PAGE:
EDJX, Cubic and other partners launch an 'Alpha Lab' to develop applications for an Internet of Military Things.
A partnership between “near-edge” cloud startup EDJX and defense networking specialist Cubic Corp. will seek to launch what the partners dub an “Internet of Military Things.”
The edge platform would initially consist of the EDJX operating system, EdjOS, and Cubic’s computing and networking hardware. The collaboration also includes Blueforce Development, an AI and predictive analytics specialist. The edge concept will be demonstrated on the Public Infrastructure Network Node (PINN), a test bed for autonomous edge applications operated by the Autonomy Institute.
Blueforce will be the first certified application developer on the proposed IoMT platform.
The collaboration also includes the Texas Military Department Camp Mabry based in Austin, which is hosting PINN. The “Alpha Lab” would allow developers to test and deploy new IoT applications that would serve as prototypes for military and civilian use cases.
Among the goals is a platform that would serve as a template for scaling a cloud-enabled “base to battlefield” edge framework designed for the military and civilian first responders. The collaboration combines “key ingredients missing in the pursuit of mobile, intelligent and autonomous systems development,” said John Cowan, EDJX co-founder and CEO.
The proposed IoMT originates from a central “HQ” cloud to decentralized clouds and “cloudlets” that extend the network via the EDJX “pico-cloud” to connect soldiers and first responders at the tactical edge. That is, the front line of a battle or natural disaster where personal are heavily dependent on IT systems and connectivity. The pico-cloud would provide last-mile wireless connectivity to user devices.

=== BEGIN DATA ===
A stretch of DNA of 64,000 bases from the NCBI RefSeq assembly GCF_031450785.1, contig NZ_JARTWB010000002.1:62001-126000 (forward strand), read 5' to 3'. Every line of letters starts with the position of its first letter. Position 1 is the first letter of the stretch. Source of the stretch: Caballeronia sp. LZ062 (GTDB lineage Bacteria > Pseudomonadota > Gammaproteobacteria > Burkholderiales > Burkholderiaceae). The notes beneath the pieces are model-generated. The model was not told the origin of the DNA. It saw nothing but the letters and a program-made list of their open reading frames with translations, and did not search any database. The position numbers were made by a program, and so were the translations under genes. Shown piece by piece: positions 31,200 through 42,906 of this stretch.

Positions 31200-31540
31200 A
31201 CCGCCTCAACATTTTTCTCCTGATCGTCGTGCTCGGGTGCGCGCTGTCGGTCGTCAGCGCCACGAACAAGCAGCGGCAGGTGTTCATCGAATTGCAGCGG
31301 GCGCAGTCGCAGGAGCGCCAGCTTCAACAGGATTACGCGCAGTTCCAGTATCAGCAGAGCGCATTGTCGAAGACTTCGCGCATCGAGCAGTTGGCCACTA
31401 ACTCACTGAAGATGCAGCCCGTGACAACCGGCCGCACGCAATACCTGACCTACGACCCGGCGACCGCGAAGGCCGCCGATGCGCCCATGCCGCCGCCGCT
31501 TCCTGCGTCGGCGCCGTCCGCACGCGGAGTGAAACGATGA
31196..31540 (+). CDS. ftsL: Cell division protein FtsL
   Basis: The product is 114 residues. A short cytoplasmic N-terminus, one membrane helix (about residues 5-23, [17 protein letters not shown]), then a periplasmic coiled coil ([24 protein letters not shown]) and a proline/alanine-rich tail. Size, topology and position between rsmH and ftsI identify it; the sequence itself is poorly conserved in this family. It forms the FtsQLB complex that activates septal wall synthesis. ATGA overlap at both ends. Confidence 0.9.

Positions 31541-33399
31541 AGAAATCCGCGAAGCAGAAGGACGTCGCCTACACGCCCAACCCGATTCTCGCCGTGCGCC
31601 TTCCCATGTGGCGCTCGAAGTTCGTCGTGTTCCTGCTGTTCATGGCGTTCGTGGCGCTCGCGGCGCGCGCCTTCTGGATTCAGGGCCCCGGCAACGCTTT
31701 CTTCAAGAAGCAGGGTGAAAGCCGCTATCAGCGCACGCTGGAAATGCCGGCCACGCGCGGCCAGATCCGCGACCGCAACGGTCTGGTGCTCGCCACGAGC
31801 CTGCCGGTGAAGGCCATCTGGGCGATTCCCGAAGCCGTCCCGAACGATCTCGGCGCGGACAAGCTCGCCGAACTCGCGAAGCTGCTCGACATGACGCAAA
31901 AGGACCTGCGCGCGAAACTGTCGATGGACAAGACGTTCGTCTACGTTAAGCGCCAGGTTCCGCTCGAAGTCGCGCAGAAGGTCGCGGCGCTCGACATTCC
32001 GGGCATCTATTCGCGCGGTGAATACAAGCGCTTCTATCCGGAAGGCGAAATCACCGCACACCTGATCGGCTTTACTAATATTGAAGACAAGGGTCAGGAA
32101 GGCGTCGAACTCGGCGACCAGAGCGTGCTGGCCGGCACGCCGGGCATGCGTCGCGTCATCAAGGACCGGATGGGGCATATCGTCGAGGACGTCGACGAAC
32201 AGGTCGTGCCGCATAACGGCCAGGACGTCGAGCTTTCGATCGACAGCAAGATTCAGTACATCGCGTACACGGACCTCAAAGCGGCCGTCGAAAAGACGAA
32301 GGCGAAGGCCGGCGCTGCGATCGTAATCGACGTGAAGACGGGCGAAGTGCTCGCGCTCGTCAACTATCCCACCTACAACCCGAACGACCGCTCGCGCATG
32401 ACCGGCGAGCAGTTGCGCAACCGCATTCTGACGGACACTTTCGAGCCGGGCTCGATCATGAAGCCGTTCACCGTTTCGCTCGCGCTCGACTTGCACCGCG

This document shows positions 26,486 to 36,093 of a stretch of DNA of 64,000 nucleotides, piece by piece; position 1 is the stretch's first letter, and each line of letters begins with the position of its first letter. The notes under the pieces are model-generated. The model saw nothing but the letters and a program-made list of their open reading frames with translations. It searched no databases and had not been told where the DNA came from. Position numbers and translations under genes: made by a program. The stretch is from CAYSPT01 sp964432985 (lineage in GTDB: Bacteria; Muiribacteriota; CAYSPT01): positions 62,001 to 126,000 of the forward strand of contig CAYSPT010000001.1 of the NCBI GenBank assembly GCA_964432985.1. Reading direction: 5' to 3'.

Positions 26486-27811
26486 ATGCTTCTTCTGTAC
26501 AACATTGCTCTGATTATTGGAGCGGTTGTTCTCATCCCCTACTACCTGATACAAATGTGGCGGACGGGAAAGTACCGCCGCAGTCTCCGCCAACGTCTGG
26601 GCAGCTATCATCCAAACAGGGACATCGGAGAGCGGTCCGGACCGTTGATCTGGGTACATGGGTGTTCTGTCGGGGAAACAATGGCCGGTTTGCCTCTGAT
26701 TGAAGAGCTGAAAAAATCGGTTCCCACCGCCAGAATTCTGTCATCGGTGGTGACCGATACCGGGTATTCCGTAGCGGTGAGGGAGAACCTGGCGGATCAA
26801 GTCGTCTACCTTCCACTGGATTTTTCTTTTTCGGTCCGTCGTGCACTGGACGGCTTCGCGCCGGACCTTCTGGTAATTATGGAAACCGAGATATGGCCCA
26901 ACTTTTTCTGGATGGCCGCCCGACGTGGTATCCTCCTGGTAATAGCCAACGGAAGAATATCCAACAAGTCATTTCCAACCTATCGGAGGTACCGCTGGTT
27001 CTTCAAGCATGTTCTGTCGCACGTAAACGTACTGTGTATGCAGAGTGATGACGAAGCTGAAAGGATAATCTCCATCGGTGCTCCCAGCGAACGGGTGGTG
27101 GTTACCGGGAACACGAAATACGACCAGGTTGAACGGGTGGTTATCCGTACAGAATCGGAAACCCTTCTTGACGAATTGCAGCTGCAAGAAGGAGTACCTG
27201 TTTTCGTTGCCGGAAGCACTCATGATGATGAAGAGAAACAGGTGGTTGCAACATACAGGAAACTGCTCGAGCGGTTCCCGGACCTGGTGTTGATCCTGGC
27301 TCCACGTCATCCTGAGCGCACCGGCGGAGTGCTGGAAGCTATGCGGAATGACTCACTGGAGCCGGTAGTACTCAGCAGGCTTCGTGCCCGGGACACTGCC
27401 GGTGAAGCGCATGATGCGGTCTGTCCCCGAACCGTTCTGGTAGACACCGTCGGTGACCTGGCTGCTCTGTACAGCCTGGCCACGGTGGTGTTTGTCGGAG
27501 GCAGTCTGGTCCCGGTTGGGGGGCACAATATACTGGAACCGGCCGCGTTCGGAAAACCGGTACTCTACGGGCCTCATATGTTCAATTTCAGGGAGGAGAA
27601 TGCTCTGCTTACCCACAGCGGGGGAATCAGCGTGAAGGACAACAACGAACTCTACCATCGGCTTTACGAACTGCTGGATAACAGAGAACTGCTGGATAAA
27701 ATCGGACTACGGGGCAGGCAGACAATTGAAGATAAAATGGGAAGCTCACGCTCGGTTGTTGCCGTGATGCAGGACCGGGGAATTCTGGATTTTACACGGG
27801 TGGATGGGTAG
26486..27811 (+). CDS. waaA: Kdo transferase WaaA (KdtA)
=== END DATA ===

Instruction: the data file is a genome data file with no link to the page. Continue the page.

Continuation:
According to a DARPA summary of the architecture, “the goal is to reduce latency and increase the effective throughput of content for [soldiers] at the tactical edge,” providing sensor and other information where and when it is needed. That framework addresses the growing need to move users closer to data and computing resources while reducing network latency by reducing data movement.
Given the “densification of sensors” at the network edge, Cowan said EDJX is promoting an open, collaborative approach to forging commonality among cloud-based network nodes. “We’re building a distributed network of computers” that addresses current discrete approaches to linking sensor networks.
The edge computing startup based in Raleigh, NC, has so far raised $23.8 million in venture funding, according to the web site Crunchbase.com.
Cowan added in an interview that EDJX foresees the Alpha Lab eventually becoming a “center of excellence” for developing edge infrastructure. “We’re going to have to get way faster,” he added. IoT deployments represent “a whole new level of risk,” requiring low-latency, low-cost architectures.
Current cloud architectures won’t support those IoT requirements, Cowan argued. Hence, the partners are betting their collaborative approach will yield an open, multitenancy software architecture in which a single instance can support multiple users at the network edge.
This article was originally published on EE Times.
George Leopold has written about science and technology from Washington, D.C., since 1986. Besides EE Times, Leopold’s work has appeared in The New York Times, New Scientist, and other publications. He resides in Reston, Va.